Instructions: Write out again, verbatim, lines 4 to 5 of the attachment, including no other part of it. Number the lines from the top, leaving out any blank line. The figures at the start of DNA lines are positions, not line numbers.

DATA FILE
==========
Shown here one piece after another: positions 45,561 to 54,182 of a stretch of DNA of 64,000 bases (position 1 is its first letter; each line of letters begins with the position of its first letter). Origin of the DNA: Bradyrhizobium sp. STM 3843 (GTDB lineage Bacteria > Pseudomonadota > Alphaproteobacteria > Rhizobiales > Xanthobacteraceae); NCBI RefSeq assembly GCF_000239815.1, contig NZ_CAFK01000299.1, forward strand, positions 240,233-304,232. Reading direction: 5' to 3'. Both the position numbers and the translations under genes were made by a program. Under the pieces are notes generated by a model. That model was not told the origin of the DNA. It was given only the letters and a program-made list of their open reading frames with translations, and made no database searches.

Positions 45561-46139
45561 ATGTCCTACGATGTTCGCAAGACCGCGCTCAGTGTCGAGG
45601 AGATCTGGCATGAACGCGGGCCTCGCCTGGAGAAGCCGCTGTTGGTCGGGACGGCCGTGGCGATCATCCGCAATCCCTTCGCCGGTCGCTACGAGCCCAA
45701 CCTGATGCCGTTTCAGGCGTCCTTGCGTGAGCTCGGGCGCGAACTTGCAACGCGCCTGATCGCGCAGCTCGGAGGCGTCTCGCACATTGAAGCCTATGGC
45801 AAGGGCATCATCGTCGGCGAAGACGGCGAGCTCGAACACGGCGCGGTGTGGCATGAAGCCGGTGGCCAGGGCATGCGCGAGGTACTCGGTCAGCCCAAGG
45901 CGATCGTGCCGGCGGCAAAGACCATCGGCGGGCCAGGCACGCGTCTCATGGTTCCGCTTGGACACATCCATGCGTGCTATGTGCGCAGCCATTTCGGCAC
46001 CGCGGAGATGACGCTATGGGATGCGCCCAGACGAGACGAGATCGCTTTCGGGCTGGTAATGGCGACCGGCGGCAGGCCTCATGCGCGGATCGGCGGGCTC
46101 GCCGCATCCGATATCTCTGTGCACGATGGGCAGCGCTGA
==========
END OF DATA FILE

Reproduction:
45601 AGATCTGGCATGAACGCGGGCCTCGCCTGGAGAAGCCGCTGTTGGTCGGGACGGCCGTGGCGATCATCCGCAATCCCTTCGCCGGTCGCTACGAGCCCAA
45701 CCTGATGCCGTTTCAGGCGTCCTTGCGTGAGCTCGGGCGCGAACTTGCAACGCGCCTGATCGCGCAGCTCGGAGGCGTCTCGCACATTGAAGCCTATGGC